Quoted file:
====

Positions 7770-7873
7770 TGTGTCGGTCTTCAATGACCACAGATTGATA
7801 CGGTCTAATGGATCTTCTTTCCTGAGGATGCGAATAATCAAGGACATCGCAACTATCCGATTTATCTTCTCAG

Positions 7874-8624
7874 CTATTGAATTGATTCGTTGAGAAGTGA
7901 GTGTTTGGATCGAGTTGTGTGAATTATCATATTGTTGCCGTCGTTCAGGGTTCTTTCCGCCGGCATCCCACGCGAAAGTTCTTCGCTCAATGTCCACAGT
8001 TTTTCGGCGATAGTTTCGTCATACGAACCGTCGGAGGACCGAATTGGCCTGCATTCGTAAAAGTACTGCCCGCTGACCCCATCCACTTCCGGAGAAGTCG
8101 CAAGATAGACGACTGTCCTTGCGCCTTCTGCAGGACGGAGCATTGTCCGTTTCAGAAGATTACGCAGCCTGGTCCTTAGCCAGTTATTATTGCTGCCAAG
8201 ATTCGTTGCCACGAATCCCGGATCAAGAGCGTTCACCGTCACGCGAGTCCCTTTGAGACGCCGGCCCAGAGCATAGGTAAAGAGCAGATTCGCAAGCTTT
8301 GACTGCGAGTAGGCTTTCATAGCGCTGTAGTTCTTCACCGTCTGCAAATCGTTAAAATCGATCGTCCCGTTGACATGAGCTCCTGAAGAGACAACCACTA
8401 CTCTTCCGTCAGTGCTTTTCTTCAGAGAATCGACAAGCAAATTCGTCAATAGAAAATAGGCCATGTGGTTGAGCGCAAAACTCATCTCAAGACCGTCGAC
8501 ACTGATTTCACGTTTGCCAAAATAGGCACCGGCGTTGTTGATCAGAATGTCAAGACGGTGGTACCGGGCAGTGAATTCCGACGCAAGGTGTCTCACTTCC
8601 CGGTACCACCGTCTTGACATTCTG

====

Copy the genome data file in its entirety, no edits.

Positions 7770-7873
7770 TGTGTCGGTCTTCAATGACCACAGATTGATA
7801 CGGTCTAATGGATCTTCTTTCCTGAGGATGCGAATAATCAAGGACATCGCAACTATCCGATTTATCTTCTCAG

Positions 7874-8624
7874 CTATTGAATTGATTCGTTGAGAAGTGA
7901 GTGTTTGGATCGAGTTGTGTGAATTATCATATTGTTGCCGTCGTTCAGGGTTCTTTCCGCCGGCATCCCACGCGAAAGTTCTTCGCTCAATGTCCACAGT
8001 TTTTCGGCGATAGTTTCGTCATACGAACCGTCGGAGGACCGAATTGGCCTGCATTCGTAAAAGTACTGCCCGCTGACCCCATCCACTTCCGGAGAAGTCG
8101 CAAGATAGACGACTGTCCTTGCGCCTTCTGCAGGACGGAGCATTGTCCGTTTCAGAAGATTACGCAGCCTGGTCCTTAGCCAGTTATTATTGCTGCCAAG
8201 ATTCGTTGCCACGAATCCCGGATCAAGAGCGTTCACCGTCACGCGAGTCCCTTTGAGACGCCGGCCCAGAGCATAGGTAAAGAGCAGATTCGCAAGCTTT
8301 GACTGCGAGTAGGCTTTCATAGCGCTGTAGTTCTTCACCGTCTGCAAATCGTTAAAATCGATCGTCCCGTTGACATGAGCTCCTGAAGAGACAACCACTA
8401 CTCTTCCGTCAGTGCTTTTCTTCAGAGAATCGACAAGCAAATTCGTCAATAGAAAATAGGCCATGTGGTTGAGCGCAAAACTCATCTCAAGACCGTCGAC
8501 ACTGATTTCACGTTTGCCAAAATAGGCACCGGCGTTGTTGATCAGAATGTCAAGACGGTGGTACCGGGCAGTGAATTCCGACGCAAGGTGTCTCACTTCC
8601 CGGTACCACCGTCTTGACATTCTG